As soon as the transformation was complete the King uttered a dolorous cry and fled through the open window, pursued by the mocking laughter of Turritella and the Fairy Mazilla. He flew on until he reached the thickest part of the wood, and there, perched upon a cypress tree, he bewailed his miserable fate. 'Alas! in seven years who knows what may happen to my darling Fiordelisa!' he said. 'Her cruel stepmother may have married her to someone else before I am myself again, and then what good will life be to me?'
In the meantime the Fairy Mazilla had sent Turritella back to the Queen, who was all anxiety to know how the wedding, had gone off. But when her daughter arrived and told her all that had happened she was terribly angry, and of course all her wrath fell upon Fiordelisa. 'She shall have cause to repent that the King admires her,' said the Queen, nodding her head meaningly, and then she and Turritella went up to the little room in the tower where the Princess was imprisoned. Fiordelisa was immensely surprised to see that Turritella was wearing a royal mantle and a diamond crown, and her heart sank when the Queen said: 'My daughter is come to show you some of her wedding presents, for she is King Charming's bride, and they are the happiest pair in the world, he loves her to distraction.' All this time Turritella was spreading out lace, and jewels, and rich brocades, and ribbons before Fiordelisa's unwilling eyes, and taking good care to display King Charming's ring, which she wore upon her thumb. The Princess recognised it as soon as her eyes fell upon it, and after that she could no longer doubt that he had indeed married Turritella. In despair she cried, 'Take away these miserable gauds! what pleasure has a wretched captive in the sight of them?' and then she fell insensible upon the floor, and the cruel Queen laughed maliciously, and went away with Turritella, leaving her there without comfort or aid. That night the Queen said to the King, that his daughter was so infatuated with King Charming, in spite of his never having shown any preference for her, that it was just as well she should stay in the tower until she came to her senses. To which he answered that it was her affair, and she could give what orders she pleased about the Princess.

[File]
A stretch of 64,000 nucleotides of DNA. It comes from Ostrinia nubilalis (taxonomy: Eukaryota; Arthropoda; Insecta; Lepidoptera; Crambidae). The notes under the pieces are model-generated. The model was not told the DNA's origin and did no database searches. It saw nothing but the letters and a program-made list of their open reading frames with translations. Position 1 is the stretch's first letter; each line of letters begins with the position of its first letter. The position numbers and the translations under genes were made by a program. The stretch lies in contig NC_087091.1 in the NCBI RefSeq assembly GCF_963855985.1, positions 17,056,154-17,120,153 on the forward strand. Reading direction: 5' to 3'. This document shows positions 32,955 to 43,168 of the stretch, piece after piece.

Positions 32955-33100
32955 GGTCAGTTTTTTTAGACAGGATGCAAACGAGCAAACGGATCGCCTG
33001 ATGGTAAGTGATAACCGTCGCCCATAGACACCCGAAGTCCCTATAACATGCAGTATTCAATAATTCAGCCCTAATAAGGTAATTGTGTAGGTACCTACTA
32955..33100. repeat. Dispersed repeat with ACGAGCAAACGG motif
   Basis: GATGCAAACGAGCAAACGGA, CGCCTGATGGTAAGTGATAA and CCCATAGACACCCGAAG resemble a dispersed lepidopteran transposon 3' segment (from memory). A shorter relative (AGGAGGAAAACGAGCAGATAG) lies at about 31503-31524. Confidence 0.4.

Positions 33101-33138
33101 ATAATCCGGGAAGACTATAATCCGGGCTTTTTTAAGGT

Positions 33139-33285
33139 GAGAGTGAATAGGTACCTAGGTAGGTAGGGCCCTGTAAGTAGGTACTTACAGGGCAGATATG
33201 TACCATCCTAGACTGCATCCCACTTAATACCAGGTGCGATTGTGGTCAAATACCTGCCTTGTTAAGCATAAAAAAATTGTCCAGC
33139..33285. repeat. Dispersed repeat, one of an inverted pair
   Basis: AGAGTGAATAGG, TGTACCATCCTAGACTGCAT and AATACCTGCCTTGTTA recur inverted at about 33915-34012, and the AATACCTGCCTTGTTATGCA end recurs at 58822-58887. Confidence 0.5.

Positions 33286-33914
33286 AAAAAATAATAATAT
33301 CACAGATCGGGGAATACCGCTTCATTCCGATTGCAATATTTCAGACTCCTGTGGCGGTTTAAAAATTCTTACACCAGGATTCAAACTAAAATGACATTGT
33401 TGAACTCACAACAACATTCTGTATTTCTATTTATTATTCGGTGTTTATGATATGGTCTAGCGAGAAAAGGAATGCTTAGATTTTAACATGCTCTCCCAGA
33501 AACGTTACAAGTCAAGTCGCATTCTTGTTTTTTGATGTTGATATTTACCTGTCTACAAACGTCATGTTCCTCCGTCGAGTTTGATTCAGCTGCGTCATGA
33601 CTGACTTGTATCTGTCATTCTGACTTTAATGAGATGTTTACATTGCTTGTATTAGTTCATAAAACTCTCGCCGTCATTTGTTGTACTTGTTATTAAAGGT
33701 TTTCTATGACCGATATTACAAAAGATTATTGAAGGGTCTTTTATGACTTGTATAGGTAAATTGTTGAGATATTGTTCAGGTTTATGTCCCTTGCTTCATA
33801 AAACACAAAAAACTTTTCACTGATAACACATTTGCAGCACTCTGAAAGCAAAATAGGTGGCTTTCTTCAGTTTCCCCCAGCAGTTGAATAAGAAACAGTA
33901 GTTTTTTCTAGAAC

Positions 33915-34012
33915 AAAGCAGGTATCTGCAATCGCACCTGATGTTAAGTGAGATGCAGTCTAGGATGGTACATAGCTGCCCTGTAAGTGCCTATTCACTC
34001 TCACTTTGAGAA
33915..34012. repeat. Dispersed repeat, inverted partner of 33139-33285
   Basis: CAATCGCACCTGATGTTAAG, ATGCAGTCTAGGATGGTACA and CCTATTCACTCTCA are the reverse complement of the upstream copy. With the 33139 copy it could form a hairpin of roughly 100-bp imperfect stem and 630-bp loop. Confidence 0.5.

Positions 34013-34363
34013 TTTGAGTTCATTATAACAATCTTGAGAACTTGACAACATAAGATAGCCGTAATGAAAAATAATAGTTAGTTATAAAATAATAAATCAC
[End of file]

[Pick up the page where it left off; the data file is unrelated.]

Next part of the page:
When the unhappy Fiordelisa recovered, and remembered all she had just heard, she began to cry bitterly, believing that King Charming was lost to her for ever, and all night long she sat at her open window sighing and lamenting; but when it was dawn she crept away into the darkest corner of her little room and sat there, too unhappy to care about anything. As soon as night came again she once more leaned out into the darkness and bewailed her miserable lot.